A misstep, to be sure.

Then when a federal judge put a stay on the order and it went to the Ninth Circuit Court, commentators were quick to note that Trump’s advocates in the court weren’t apparently top-notch. The Ninth Circuit upheld the stay.

It’s easy to criticize that particular court because it has a history of tacking to the political Left. No other circuit has had so many of its decisions reversed by the Supreme Court. It would have more credibility if it actually followed law rather than its own political ideology.

Trump, throughout this controversy, did what he always does so well: go to Twitter to denounce and insult. That’s not a tactic designed to win over the opposition.

Now we have the Mike Flynn fiasco. When Flynn was picked to be National Security Adviser, I was not entirely on board. Whenever I saw him offering commentary, I had reservations about his approach and his temperament. Yes, he seemed to understand the Islamist threat, but he also seemed far too cozy with Russia, which mirrored Trump’s attitude.

Flynn resigned late Monday night over reports that he hobnobbed with the Russian government prior to taking office. There is no law against that, but there was concern about what he was promising the Russians. Personally, I think it’s good to start talking with foreign governments when a national security official is about to take on that duty.

However, Flynn attempted not only to hide what he had done; in addition, he lied to VP Pence about it, making Pence an unwitting liar when he defended Flynn publicly.

That is inexcusable. As we always hear, the coverup is often worse than the original offense.

So Flynn is gone, undermining another of Trump’s boasts that he will surround himself with the best people. Flynn was not one of those “best” people.

Some report indicate that Trump is surprised by the resistance he is experiencing and is trying to figure out how to handle it. I know, we never can tell if such reports are genuine or fake in this heated environment, but I don’t have trouble believing this one. Trump is used to having his way, and he probably thought that being president would make it easy to get done what he wants to get done.

Welcome to the real world, President Trump. It’s time to get this under control. Will he learn his lessons?

Those Closest to Trump

Last week, I gave an overview of some of Trump’s picks for his cabinet, both the solid ones and ones I consider questionable. I omitted a few (hard to cover them all), but I should mention in passing the choice of Rick Perry for energy secretary (very good) and Elaine Chao for the Department of Transportation.

There are mixed reviews on Chao: she served as secretary of labor previously, where some said she did very well, but there is criticism that choosing the wife of Sen. Majority Leader Mitch McConnell is not exactly a prime example for the drain-the-swamp battle cry.

Many Trump supporters have high hopes for what he will accomplish, for sure:

That would be nice, but I’ll wait to see what kind of results we get.

Some of the jobs closest to Trump don’t require Senate confirmation. They tell you the most about who Trump trusts.

First on that list would be Stephen Bannon, formerly of the Breitbart website. All kinds of opinions have been offered about Bannon. My view of him is somewhere in between those who view him as the devil incarnate and those who see him as the policy savior.

With the lofty title of chief strategist, Bannon will apparently be responsible for guiding Trump in his decisions on what policies to push for and how to get the job done. Bannon is hard-driving, which can be good for such a position, but he also can alienate people very quickly.

My first acquaintance with Bannon was positive. He was one the writers/producers of a video that I use in my course on Ronald Reagan and modern American conservatism.

That video, In the Face of Evil: Reagan’s War in Word and Deed, details Reagan’s decades-long fight against communism and the strategy he used to take down the Soviet Union. It is a powerful video, one that offers a clear corrective to the liberal interpretation of events that led to the Soviet downfall.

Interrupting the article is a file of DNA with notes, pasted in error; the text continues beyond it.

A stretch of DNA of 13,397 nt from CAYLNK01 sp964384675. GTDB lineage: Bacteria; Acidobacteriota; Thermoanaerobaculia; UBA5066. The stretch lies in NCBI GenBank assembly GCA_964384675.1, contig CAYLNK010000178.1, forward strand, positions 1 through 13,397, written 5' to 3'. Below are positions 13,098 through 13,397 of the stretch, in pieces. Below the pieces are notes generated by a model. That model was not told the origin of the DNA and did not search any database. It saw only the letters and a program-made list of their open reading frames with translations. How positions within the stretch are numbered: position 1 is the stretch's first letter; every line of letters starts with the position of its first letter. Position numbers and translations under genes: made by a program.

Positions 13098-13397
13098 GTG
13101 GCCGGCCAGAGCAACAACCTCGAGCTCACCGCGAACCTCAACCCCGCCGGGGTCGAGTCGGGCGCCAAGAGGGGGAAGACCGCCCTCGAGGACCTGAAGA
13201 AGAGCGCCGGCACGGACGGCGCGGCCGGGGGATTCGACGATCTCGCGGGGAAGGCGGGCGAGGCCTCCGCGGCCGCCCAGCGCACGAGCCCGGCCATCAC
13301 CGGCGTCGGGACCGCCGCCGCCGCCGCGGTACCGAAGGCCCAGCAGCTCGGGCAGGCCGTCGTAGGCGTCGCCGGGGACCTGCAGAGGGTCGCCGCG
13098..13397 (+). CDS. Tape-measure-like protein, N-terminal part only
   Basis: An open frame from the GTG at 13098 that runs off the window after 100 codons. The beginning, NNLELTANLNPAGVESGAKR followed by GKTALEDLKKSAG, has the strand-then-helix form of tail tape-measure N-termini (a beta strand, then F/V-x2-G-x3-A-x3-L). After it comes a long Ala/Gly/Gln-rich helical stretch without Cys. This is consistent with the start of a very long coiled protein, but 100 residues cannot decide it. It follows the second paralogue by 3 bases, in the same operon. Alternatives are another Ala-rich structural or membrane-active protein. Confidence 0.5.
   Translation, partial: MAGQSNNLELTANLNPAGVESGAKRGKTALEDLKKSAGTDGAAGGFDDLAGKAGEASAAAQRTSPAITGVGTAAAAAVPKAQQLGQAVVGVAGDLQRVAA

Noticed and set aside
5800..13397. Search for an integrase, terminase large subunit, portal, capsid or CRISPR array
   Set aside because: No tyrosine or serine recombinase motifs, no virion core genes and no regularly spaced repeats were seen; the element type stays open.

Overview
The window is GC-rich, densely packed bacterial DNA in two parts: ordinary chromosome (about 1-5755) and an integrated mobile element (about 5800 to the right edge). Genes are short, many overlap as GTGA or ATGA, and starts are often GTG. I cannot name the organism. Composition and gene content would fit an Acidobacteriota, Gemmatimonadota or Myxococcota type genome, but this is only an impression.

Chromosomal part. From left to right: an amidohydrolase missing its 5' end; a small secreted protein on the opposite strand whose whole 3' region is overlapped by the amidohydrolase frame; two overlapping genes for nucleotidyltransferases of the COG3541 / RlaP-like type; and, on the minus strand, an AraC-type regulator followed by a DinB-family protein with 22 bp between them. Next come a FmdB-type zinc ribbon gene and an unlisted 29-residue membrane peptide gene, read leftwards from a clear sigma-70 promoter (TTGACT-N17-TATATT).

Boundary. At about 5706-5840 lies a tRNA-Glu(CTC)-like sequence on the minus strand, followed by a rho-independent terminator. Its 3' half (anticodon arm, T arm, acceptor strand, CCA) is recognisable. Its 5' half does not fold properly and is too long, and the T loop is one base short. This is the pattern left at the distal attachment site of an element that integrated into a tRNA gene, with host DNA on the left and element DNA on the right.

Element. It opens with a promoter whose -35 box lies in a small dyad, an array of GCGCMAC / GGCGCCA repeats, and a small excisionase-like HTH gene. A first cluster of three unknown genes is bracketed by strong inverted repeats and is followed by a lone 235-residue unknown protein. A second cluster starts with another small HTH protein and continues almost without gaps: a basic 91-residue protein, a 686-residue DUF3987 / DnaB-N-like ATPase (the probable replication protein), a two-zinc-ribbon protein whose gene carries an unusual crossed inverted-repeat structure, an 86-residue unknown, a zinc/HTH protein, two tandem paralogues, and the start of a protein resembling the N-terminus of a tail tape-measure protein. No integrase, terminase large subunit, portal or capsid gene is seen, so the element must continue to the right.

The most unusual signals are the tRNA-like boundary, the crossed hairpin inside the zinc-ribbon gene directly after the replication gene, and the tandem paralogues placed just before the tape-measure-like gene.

The quality of the video is outstanding, and I highly recommend it to anyone who has not yet seen it.

Bannon’s latest position at Breitbart, though, gives me pause. I don’t accept the cry of “racist” that some would level at him. I am concerned, though, that he allowed that site to be a provocative place where the so-called “alt-right” felt comfortable. I want nothing to do with them, as they are far too close to neo-nazism for me.

Bannon is no racist or Nazi, but when you play footsie with those who are, you tarnish yourself. Just so you know, I used to be a contributor to Breitbart’s Big Government site, so I have no axe to grind here. During the election, though, I stopped reading anything from Breitbart, as I saw it devolve into a Trump propaganda mouthpiece, willing to smear other candidates in its devotion to Trump.

I’m definitely wait-and-see with Bannon.

Another controversial appointment is former general Mike Flynn to serve as Trump’s national security advisor. I’ve watched Flynn being interviewed on news programs, and again, I’m a little torn.

Flynn’s positive is that he understands the Islamist threat. His negatives are that he is potentially too emotional, too open to conspiracy theories (like his boss), and perhaps far too friendly to Russia, which I continue to see as a threat to our national security, not an ally.

As with all of Trump’s questionable choices, I simply hope and pray for the best.

Finally, there is the very first decision on personnel that Trump made: installing Reince Priebus as his chief of staff. That decision was probably wise, as Trump needs someone who can work well with the Republican party overall.

Priebus, as chair of the Republican National Committee over the past years, has shown himself to be someone who can navigate the perils of politics. I’ve not always been a big fan of his, especially when he seemed to jump on Trump’s train much too soon and shut down any opposition to Trump at the national convention.

Yet if Trump is to succeed working with the party he so recently joined, he needs someone like Priebus to act as a guide.

I believe I’ve covered most of the key players in the upcoming Trump presidency. I hope the good ones can have a positive influence on him and his policies; I hope the questionable ones are either denied confirmation or will not detract too much from what this administration needs to be to reverse the political course of the nation.

Let me add this, though: reversing the political course is not enough; it’s the spiritual/moral foundation that is in need of the greatest repair, and that will never come through politics. Christian influence on the culture remains the top priority.